My wandering mind thought about my little Nirvana leaving the comfort of that cozy and nicely decorated house with all those neatly aligned collectible magnets on the refrigerator. The same refrigerator that held all that home made food Bren-Bren had fed to my baby. She was Nirvana’s surrogate grandmother. I thought about my girl going to school with other children she (I) didn’t know – children with snotty noses and bad habits. All the things that would take me out my comfort zone! I shook my head and said, “I want her to go to college from here! I don’t want her to leave you!” Well, needless to say, Bren-Bren kicked us out and forced me to enroll Nirvana in school! When Wayne and I first carried Nirvana into Bren-Bren’s house, she was just 3 months old – and now she was kicking us out!

True story: Nirvana is introduced to her first human contact that made her uncomfortable. I received a call at work stating she’s been crying and has the other kids crying as well. I let her cry until I got off work (I wasn’t leaving just because she was crying). When I walked into the room, I understood why the entire class had been upset – the teacher’s aide’s eyes were bulging and going in the direction of east and west! The kids were frightened out of their minds. The aide told me that Nirvana made everyone else cry because they saw her crying; said she kept repeating, “I don’t like the eyes, I don’t like the eyes!” I must admit that while I was speaking to the aide, I didn’t know which eye to look into so I stared at that nothing space in between. “I’ll talk to her and calm her down,” I said. How do you tell a 3 year old not to cry at something they’re afraid of. Nirvana didn’t want to go to school the next day – but she did. I heard her screaming as I walked out of the classroom and down the hall….

To this day, she remembers the eyes, but nothing else about the lady – pause – she seems well adjusted to me….

June 20, 2013, she’s grown into an intelligent (debatable at times) gorgeous young lady who I am immensely proud of. She keeps God in her heart and she wants to please her parents and her big sister, Muriel. I look at her and wonder where my little girl went – the one I loved picking up under her arms when she was small enough to do so. She tells me now, “I’m still here, Mommy, and you can still pick me up.” I chuckle when I visualize her shaving under those same arms. I laugh/cringe when I see her growing body has more curves than mine. “I don’t think so, babe,” I say.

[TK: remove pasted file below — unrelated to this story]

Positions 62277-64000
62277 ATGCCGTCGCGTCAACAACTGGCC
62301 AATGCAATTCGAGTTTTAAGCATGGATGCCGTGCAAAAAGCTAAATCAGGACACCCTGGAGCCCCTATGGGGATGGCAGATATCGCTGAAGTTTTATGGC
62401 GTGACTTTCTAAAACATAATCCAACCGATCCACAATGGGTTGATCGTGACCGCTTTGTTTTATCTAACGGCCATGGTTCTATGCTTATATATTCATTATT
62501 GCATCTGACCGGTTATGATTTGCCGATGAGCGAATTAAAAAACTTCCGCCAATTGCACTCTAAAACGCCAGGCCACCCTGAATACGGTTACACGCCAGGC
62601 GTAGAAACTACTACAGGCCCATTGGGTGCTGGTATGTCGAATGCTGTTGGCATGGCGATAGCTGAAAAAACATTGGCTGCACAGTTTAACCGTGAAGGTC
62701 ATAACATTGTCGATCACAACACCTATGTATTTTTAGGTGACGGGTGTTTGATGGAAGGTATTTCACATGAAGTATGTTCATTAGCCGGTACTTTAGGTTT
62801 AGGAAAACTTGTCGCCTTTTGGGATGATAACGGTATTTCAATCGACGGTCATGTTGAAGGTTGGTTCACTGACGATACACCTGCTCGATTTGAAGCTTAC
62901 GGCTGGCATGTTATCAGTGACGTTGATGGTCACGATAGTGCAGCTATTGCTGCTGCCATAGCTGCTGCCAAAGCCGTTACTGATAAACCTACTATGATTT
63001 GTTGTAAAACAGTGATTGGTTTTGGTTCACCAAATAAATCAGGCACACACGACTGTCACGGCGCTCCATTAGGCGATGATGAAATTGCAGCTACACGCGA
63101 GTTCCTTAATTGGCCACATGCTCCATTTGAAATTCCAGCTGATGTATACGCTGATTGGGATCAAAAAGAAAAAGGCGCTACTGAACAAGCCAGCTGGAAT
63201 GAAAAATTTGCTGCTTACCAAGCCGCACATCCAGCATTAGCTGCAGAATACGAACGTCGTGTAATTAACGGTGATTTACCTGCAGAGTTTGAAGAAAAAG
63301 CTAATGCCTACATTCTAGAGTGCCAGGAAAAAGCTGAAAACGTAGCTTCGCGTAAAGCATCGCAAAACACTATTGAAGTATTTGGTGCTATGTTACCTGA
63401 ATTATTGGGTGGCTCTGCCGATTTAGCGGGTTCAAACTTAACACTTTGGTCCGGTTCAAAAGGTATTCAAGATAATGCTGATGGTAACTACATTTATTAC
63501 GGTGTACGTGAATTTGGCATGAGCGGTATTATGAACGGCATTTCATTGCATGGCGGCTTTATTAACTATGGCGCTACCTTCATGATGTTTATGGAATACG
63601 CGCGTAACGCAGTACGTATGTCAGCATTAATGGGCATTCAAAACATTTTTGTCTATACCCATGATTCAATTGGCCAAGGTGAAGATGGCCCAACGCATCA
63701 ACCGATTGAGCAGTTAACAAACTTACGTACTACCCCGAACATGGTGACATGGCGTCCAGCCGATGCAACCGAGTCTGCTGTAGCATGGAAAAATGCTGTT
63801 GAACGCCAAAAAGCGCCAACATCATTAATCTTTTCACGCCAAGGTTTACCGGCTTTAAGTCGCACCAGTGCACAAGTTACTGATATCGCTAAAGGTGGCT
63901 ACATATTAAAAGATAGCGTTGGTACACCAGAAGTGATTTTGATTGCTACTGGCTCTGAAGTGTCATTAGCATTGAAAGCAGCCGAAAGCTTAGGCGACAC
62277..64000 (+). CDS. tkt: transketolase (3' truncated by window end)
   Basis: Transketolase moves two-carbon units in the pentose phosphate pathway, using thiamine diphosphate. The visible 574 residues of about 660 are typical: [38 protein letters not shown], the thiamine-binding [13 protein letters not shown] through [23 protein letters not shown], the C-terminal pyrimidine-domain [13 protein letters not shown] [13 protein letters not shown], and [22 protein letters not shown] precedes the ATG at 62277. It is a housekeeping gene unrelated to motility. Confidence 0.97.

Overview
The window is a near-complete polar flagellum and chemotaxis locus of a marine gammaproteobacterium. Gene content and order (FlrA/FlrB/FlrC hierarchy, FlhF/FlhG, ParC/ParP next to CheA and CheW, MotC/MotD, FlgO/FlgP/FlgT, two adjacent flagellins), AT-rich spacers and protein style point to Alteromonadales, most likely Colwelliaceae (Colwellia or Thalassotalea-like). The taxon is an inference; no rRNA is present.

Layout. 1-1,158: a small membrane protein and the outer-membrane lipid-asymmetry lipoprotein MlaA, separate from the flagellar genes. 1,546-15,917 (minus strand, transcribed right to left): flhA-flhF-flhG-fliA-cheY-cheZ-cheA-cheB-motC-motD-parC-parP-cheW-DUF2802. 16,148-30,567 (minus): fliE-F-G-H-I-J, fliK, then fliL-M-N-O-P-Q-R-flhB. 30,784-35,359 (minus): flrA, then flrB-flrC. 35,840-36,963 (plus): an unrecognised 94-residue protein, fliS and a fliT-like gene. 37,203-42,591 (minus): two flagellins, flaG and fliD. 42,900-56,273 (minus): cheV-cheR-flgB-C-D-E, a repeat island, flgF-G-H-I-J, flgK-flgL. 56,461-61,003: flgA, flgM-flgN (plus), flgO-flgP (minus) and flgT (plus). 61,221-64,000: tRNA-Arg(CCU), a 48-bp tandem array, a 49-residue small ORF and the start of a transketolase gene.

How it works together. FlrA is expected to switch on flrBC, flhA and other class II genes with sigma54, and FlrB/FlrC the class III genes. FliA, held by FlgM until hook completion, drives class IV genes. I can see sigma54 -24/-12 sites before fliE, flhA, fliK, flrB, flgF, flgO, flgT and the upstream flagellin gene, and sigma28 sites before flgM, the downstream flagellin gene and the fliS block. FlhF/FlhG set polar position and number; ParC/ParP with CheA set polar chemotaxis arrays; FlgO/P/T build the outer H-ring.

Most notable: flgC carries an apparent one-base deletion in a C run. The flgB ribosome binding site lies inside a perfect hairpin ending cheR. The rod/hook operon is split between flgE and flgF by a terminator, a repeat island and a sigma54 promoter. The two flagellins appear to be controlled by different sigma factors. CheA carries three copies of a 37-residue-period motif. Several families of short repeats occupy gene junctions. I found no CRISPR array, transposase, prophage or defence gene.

But I love her. Have I been braggin’ on my kid? You damned right! Wouldn’t you? Haven’t you? Shouldn’t you? I love my kid! Thank you, Lord, I love my kid and I wouldn’t trade her for anything in this world.

A Simple Father’s Day Purchase

Friday, I was in a card store buying Father’s Day cards along with a special card for my kid for her upcoming graduation, and a “just because card” because I’m so proud of her.

As my items were being totaled, the young guy behind the counter noticed my Father’s Day cards and used that as a conversation starter. He began talking about how fathers were unappreciated and how they sold “way more cards on Mother’s Day.” I engaged him in conversation thinking it would be a short one while making eye contact with the lady behind me. I chuckled and said, “Yeah, you guys are cheated on Father’s Day.” Apparently, he wanted – no, let me change that – NEEDED to vent. He started talking about how he does what he needs to do as a father for all his kids (can’t recall how many, but more than 2) and how he’s tired of the corny gifts that doesn’t take much thought, and how (he got hyped here) he would like a phone call every now and then instead of when something is needed (he blamed the mother(s) for that). I nodded in agreement saying, “I understand, that’s fair enough.” I looked to the lady behind me for a little support and she was like, “Don’t look at me, I ain’t saying nothing!” And she didn’t; just stared at the ornaments on the counter, leaving me to make the young fella feel better.

At that point, I’m thinking to myself that I should have gone elsewhere because he had gotten a little too talkative, but then I was like, “No, maybe God wanted to place me where I needed to be placed.” As I’m thinking that thought, he was still going on, like something you see on television where someone’s mind is wandering but the other person is still rapidly talking…yeah, it was like that.

He told me he was an artist. I said, “Oh, there are a lot of things you can get as an artist.” I named a few things, which excited him even more. He was like, “Yeah, see even you get it!” He continued and at that point, the conversation went on longer than it should have. I picked up a last minute item (you know how they strategically place things near the register to get your last pennies), an ink pen and added it to my order – little did I know the pen’s caption read, “#1 Grand Pop” when I just knew it read “#1 Father.” See what distractions will do to you?

I told the young man that perhaps things would get better, “And if no one else tells you, you have a Happy Father’s Day!” By then items were in my bag, my time was up, and he had a smile on his face! “My work is done,” I said under my breath while rushing out of the store and looking back to the lady who was next in line. “Your turn now,” I thought to myself.

So, I said all of that to say, Happy Father’s Day to all the men (uncles, stepdads, surrogates, & whoever) who are being real fathers! And a special Father’s Day shout out to all the men who feel underappreciated – just like the clerk in the card store.